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Showing posts from 2019

The Ten Thousand Doors of January by Alix Harrow

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Utterly beautiful. I had read reviews touting this as a love-letter to the written word, a book for bibliophiles, heart-breaking and tear-rending, yet even then I was not prepared for how easily Alix Harrow swept me away with her prose. The Ten Thousand Doors of January is all of those things packaged nicely with bows begging to be ripped away so that you can get to the meat of the gift that is this book. It is a story of lives and enduring love that simply asks you to believe; a task I found myself all too willing to pursue.

The Traitor Baru Cormorant by Seth Dickinson

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I wish I understood real world accountancy as well as Seth Dickinson has a handle on finance, empire and fictional ledgers. Baru is a bit slow to start and yet quick to reward the reader for their plod through the education and evolution of Baru - the leashing and unleashing of a woman crafted from equal parts diplomat, accountant and duplicitous fiend. Once you glean the tempo of Dickinson's style and Aurdwynn's riotous duchies, the novel begin to deliver on some of the most well-loved favorite tropes and themes in fiction and literature. Political intrigue is that glue which binds our lovers, liars, thieves and claimed crowns. Revolutions are quelled, stymied and swollen again and again in a novel that keeps the twists lurking around every corner. To say more would be to spoil the fun, so I will leave it at this: She makes many promises, and Baru holds no debts. A definite must-read for fans of A Song of Ice and Fire , The Gentlemen Bastards , and the Red Rising Saga .

Onyx & Ivory by Mindee Arnett

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In all honesty, it took a little bit for me to get in to the world. Arnett is aggressive with her world-building and lore-dumps - however , she is skilled at leveraging the need to bring the reader up-to-speed with quick payoffs and action. For every moment I felt the story lagged over needed history or faith-based knowledge, she follows with a direct pivot into plot-advancing encounters. While a little bumpy in regards to the "childhood love rekindled" side plot, I did feel it was handled well in the end. As a reader, you came to believe the skill and ability of our leads and were thus able to see them as partners with an emotional connection. One aspect I adored was the lack of Damsels-In-Distress and Roguish Cads. Everyone gets their moment to shine and chance to make you roll your eyes, which fleshed out the characters in a satisfying manner.

The True Bastards by Jonathan French

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Jonathan French is an author who surprises. Just as with Grey Bastards , there are times where you think, "Oh, I am a crafty reader. I know where this is going!" And two pages later you realize, "I am a fool-ass." And then three pages later you're left staring in shock at what you just read, while possibly gripping any number of places on your body and saying "Ow." The True Bastards is a wild ride through the Lots which takes us to places we know well, and then draws back the curtain of corners of Hispartha that we've yet to see. Through the eyes of Fetch, the reader is given a unique perspective into the tough-as-warhog-hide world she inhabits and what it takes to survive. True Bastards certainly holds the line alongside Grey Bastards as an equal; each brings loads to the table in terms of character, plot and nasty foils for our mongrel heroes. True Bastards certainly dials up the weird in a way that caught me off guard, and I loved it. If y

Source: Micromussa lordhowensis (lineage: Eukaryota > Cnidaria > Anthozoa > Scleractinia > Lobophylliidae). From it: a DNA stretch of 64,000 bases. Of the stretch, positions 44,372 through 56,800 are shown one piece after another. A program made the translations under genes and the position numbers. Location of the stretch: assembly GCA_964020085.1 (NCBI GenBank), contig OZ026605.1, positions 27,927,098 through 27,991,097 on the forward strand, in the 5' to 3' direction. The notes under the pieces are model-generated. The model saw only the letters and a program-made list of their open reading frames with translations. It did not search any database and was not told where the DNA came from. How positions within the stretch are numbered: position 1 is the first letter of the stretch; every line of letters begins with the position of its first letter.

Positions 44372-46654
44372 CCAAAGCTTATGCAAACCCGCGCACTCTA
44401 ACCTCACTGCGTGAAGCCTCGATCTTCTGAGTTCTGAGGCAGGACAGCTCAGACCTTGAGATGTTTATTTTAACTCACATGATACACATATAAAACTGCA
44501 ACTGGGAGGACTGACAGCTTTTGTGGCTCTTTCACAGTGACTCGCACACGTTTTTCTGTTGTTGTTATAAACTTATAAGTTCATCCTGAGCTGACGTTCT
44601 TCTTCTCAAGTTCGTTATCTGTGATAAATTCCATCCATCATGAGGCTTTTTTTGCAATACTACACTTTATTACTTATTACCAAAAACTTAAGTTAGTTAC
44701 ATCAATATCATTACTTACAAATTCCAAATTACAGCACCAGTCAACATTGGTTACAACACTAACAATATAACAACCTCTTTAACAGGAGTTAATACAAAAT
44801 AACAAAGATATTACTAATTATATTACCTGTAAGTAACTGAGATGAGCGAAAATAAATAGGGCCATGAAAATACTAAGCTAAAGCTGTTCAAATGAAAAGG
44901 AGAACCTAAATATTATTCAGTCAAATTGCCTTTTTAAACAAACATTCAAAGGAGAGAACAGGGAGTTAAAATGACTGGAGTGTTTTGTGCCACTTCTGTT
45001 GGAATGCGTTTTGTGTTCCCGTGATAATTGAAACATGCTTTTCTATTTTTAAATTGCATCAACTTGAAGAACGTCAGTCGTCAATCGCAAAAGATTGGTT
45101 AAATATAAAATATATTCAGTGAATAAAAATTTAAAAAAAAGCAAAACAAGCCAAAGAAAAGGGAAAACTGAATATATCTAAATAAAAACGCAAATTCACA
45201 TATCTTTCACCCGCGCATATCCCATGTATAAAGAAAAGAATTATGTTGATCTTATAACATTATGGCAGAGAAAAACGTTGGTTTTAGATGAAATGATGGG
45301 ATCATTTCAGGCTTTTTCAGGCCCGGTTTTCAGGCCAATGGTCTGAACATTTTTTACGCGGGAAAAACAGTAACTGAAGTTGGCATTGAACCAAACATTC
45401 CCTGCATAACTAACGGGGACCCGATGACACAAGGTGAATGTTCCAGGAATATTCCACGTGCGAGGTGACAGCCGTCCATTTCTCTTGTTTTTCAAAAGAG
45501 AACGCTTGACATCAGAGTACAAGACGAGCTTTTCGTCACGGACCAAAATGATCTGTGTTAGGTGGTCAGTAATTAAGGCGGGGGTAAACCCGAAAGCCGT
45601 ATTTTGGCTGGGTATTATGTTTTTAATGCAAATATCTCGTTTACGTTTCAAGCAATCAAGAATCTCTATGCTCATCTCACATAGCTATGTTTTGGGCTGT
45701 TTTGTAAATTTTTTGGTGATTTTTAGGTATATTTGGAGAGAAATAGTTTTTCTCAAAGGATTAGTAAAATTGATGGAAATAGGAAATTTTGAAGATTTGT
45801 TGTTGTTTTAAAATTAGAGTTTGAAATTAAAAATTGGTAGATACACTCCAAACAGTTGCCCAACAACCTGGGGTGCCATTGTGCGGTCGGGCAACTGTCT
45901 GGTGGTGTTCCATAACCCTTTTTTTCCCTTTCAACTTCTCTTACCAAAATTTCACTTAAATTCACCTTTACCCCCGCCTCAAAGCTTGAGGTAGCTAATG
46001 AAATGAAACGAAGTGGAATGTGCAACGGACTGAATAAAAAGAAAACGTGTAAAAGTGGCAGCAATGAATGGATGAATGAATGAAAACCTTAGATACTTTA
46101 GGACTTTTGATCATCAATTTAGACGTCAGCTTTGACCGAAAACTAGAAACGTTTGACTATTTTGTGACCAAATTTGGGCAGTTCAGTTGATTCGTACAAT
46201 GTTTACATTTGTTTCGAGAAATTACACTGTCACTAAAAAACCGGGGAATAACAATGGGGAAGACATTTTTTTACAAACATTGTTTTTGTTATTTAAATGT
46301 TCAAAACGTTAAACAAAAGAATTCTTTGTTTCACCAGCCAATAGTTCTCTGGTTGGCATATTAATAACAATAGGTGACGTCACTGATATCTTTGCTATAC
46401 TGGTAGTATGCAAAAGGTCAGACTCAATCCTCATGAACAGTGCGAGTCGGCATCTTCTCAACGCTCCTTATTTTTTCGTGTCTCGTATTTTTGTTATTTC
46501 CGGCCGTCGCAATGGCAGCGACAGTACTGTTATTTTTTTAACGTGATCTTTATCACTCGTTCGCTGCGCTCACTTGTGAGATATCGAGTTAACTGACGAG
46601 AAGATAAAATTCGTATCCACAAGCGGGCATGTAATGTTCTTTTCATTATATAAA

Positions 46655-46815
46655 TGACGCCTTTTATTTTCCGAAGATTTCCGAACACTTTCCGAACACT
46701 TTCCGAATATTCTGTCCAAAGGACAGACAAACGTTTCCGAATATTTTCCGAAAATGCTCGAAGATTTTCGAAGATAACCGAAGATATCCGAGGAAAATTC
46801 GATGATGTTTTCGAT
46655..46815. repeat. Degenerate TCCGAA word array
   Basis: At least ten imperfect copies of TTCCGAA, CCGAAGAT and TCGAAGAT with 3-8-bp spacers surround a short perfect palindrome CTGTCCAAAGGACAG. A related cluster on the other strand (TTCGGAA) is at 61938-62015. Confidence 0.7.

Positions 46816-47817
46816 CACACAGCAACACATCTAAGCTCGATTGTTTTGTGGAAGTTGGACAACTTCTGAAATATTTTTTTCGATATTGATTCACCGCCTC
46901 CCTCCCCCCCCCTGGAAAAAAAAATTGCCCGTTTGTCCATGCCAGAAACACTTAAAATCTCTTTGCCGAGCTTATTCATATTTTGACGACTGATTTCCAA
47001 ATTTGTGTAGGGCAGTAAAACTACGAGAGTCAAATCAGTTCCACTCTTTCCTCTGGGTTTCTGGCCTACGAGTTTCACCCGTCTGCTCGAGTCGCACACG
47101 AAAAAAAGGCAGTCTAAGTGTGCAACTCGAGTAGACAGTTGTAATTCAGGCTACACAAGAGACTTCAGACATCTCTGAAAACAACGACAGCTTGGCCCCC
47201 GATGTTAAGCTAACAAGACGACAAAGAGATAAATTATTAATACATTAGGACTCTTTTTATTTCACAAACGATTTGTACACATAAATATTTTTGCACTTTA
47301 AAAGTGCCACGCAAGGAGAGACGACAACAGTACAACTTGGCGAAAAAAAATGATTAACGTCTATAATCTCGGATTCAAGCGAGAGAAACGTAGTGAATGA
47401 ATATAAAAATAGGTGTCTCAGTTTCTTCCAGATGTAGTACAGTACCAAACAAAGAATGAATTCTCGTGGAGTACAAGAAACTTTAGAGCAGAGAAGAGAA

Godsgrave (The Nevernight Chronicle #2) by Jay Kristoff

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O daughters. You know how you can see a thing coming, like a steam train riding the only tracks in a lonely part of the plains? But still you stand there waiting. Waiting. Wait ing. And it hits you and you go, "CHRIST, I KNEW IT." And your pulse races and you are o so satisfied and o so surprised. That is this book and every promise made, broken and sold for scrap. It is delightful, a wild ride, and I would love to buy Jay K a beverage of his choice for how wonderful this ride was. 

Fortune's Fool by Angela Boord

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Hands down, one of the best books I read in 2019, with a story that  grips you by the heart with Kyrra's metal fist and squeezes. This was lovely, horrifying, intriguing and altogether a fantastic read. I was still reeling twenty-four hours after finishing the novel, hastily scribbling fever dream conspiracies and little dangling threads left unsolved on bits of paper. Someone get me red twine because I have a webbed map to weave. I'm going full Charlie Day over here. The author, Angela Boord , has quickly become a hero of mine. Managing to put to paper a story this complex, yet still tight and concise, while mothering NINE children has me in awe. I anxiously awaited the release of her short story turned novella, Smuggler's Fortune , and now cannot be bothered to cook, clean or engage with my family as I am busy eating up all that is Kyrra, Razi and Nibas. I should savor each word, take my time, as at this point the wait for Fool's Promise  is only going to be painf